Sunday, September 26, 2010

You Can Feel Bad If It Will Make You Feel Better

A Bird Told Me So

There's something about country western lyrics that make you smile.  The lyrics are usually simple and speak to the heart.  We all can relate to something that tears us apart.  Most country tunes dwell on the so familiar.  

This morning I heard Patty Loveless sing "You can feel bad, if it will make you feel better."  I thought about the words for a while:  the irony of feeling bad to feel better like the proverbial good cry.  Why is it so difficult to understand that when we lose something or someone, it's ok to grieve;  that what we need is to truly feel bad and angry so that we can feel better.  

Somewhere along the line, we were taught to condition ourselves not to feel.  We told ourselves that it was ok and that we should just suck it up.  I think those people are wrong.  I think we need to allow ourselves to feel so that we can learn from the adversity.  

Let me share my secret, I've had my cry, my feeling bad period.  Now, I am angry enough to start all over again, without a company.  I am ready to venture on my own.  It's always been on my shoulders any way.  I don't need someone to monitor my phone calls and my emails and to tell me what time it is.  Quite frankly I sure as hell know what I am worth and it's a helluva lot more than most are willing to pay.

If you are one of my CMC friends and read this you know this to be true.   How do I put in a resume that I worked in an international marketing capacity pioneering and developing new customers, consulted the company on financial and banking matters, and also acted as a corporate photographer but was only compensated for one job?  Regardless someone thought they would save money by getting rid of me and other seasoned veterans.   I challenge them to find one person with as much talent and experience as me and who will work as cheaply and for as many years as I did.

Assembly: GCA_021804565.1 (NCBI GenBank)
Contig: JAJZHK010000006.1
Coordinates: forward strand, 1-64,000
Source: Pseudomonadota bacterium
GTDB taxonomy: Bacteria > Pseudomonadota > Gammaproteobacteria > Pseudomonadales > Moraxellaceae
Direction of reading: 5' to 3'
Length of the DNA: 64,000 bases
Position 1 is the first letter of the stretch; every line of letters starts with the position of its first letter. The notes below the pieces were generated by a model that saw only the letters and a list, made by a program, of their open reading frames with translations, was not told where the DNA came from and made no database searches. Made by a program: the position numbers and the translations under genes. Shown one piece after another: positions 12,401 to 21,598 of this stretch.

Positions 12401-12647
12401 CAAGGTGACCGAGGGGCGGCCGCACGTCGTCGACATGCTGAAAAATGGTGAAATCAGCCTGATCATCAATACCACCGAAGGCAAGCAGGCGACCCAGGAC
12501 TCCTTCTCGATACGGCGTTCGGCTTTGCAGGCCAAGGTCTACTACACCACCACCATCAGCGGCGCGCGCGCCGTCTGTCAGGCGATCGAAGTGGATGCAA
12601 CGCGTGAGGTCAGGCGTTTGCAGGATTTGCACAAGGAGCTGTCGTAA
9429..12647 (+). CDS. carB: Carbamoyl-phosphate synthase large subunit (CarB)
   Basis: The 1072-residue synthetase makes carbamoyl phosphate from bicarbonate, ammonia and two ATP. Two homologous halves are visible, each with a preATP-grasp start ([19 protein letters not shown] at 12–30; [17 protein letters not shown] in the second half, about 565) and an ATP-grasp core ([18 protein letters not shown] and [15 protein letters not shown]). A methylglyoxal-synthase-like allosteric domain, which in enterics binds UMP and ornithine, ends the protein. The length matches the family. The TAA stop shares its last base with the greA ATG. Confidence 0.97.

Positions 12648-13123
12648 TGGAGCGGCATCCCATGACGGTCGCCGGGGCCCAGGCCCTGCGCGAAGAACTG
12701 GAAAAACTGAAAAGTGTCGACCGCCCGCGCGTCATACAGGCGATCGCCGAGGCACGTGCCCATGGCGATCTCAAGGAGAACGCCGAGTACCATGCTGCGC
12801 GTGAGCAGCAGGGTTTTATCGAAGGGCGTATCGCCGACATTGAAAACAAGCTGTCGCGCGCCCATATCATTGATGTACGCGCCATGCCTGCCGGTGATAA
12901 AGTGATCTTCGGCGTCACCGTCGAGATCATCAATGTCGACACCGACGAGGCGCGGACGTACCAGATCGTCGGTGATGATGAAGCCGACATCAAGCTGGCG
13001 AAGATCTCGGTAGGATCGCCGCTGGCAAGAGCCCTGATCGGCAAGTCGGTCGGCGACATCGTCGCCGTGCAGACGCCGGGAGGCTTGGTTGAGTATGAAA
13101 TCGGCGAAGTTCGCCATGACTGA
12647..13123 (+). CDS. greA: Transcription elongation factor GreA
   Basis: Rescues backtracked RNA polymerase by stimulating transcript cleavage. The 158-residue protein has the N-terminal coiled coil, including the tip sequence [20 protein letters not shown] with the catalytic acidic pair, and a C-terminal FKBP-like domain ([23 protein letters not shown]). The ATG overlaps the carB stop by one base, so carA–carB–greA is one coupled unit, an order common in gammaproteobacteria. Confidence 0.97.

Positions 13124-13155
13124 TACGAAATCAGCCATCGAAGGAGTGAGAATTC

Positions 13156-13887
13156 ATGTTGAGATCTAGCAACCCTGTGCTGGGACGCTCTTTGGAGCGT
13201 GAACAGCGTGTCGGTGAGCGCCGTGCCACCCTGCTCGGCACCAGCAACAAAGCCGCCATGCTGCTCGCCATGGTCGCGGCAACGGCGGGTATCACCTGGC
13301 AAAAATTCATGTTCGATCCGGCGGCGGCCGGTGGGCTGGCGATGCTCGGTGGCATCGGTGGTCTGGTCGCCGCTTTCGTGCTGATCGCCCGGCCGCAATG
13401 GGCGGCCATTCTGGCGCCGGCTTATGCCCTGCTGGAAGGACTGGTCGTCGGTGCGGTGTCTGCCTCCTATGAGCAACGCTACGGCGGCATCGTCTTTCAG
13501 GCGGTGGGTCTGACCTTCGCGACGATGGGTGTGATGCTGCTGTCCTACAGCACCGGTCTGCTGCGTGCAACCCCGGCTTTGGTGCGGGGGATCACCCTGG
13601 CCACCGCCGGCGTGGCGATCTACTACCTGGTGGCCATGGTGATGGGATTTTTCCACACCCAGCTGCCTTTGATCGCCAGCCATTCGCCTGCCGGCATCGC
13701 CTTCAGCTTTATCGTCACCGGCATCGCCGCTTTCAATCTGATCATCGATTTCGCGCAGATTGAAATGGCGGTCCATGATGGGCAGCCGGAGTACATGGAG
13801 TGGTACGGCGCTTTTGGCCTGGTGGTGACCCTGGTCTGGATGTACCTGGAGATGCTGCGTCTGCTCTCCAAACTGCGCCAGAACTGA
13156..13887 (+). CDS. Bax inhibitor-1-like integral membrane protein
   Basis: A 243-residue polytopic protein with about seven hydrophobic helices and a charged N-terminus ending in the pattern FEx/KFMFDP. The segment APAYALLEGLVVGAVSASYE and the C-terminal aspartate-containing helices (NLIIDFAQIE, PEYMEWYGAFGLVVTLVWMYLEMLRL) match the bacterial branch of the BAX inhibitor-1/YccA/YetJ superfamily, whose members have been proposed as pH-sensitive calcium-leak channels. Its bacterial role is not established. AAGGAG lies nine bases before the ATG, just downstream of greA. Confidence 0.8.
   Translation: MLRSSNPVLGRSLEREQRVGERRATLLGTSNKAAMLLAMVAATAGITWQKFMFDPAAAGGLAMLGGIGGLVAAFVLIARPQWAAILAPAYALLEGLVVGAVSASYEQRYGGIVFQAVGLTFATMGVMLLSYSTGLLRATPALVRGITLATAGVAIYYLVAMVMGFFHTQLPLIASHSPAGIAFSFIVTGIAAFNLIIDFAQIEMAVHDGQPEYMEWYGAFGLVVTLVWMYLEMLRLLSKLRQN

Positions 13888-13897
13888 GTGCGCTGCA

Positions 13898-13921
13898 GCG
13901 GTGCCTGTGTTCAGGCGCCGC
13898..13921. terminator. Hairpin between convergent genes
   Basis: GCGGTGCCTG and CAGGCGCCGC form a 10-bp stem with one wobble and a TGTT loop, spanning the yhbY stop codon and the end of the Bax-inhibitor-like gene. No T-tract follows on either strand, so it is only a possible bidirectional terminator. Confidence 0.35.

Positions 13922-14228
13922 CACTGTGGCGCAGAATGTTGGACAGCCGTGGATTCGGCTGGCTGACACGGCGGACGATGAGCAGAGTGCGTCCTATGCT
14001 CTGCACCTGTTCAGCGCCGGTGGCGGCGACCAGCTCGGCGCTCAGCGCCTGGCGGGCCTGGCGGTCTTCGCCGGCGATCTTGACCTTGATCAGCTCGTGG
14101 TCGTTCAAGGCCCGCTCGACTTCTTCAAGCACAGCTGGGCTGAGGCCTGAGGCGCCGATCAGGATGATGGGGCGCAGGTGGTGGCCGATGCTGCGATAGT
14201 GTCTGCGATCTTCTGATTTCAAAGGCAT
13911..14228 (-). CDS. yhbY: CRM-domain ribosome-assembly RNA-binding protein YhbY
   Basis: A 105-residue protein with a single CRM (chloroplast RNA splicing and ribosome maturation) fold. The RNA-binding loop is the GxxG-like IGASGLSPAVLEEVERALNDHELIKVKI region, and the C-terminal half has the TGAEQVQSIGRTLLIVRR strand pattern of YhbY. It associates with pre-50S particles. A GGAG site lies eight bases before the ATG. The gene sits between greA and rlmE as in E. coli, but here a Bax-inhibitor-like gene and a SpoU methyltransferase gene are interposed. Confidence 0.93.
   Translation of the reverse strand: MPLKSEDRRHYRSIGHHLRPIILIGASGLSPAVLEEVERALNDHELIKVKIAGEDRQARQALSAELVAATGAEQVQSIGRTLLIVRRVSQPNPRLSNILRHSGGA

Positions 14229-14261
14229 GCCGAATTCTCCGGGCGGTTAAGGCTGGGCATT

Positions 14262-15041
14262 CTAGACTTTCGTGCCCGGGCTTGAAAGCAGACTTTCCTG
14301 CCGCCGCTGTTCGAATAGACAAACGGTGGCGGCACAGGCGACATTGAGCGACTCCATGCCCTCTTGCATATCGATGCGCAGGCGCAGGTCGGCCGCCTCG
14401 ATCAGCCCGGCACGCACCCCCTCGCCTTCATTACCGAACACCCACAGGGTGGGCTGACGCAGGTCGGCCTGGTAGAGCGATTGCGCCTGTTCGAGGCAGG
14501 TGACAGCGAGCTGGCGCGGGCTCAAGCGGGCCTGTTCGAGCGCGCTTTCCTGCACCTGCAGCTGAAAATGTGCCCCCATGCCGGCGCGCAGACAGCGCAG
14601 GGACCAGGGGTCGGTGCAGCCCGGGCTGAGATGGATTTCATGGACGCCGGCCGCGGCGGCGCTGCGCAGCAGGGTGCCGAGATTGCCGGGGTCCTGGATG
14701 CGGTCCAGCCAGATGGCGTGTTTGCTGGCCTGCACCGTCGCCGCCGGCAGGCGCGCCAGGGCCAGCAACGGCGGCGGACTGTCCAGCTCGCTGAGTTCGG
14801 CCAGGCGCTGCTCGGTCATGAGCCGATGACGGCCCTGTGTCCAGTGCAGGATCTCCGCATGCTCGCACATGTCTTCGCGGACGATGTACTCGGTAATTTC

Pain teaches us to avoid the behavior that hurts us.  I can learn from it by not making the same mistakes.  Think about it.  A relationship sours and you learn not to choose the same type of person again.  A job ends and you decide that you don't want to feel this way again.  You make a fundamental change in your life to avoid future pain.  You adapt and you cope.  You change your behavior and modify your choices.  It won't happen to you the same way again.

Yes, I can see the merit of the tune...I think I will play it some more.  "You can feel bad if it will make you feel better."  I am already feeling better....thanks for letting me vent.  It feels so good.  The lyrics are catchy.  I think I will tackle Gloria Gaynor next.  "Oh no, not I...I will survive....I've got all my life to live."


  1. Feeling is the easy part. It's becoming aware and understanding what you feel and why that is the true challenge. Sometimes, sadly, the lesson is that there is no lesson. We just have to go on.

    My approach to anything that causes great emotional pain is to embrace it and hold it tightly. To tap into the why, because for some reason, in a world where explanations seem far and few, I really do want to know why. Even if it doesn't change the outcome, I want to know why.

  2. The answer to why is down the road. Between now and why is a lot of time. Time we shouldn't waste. It is all we have.

    Learning to welcome change is difficult. At the same time it affords us the stimulus necessary to make life interesting.


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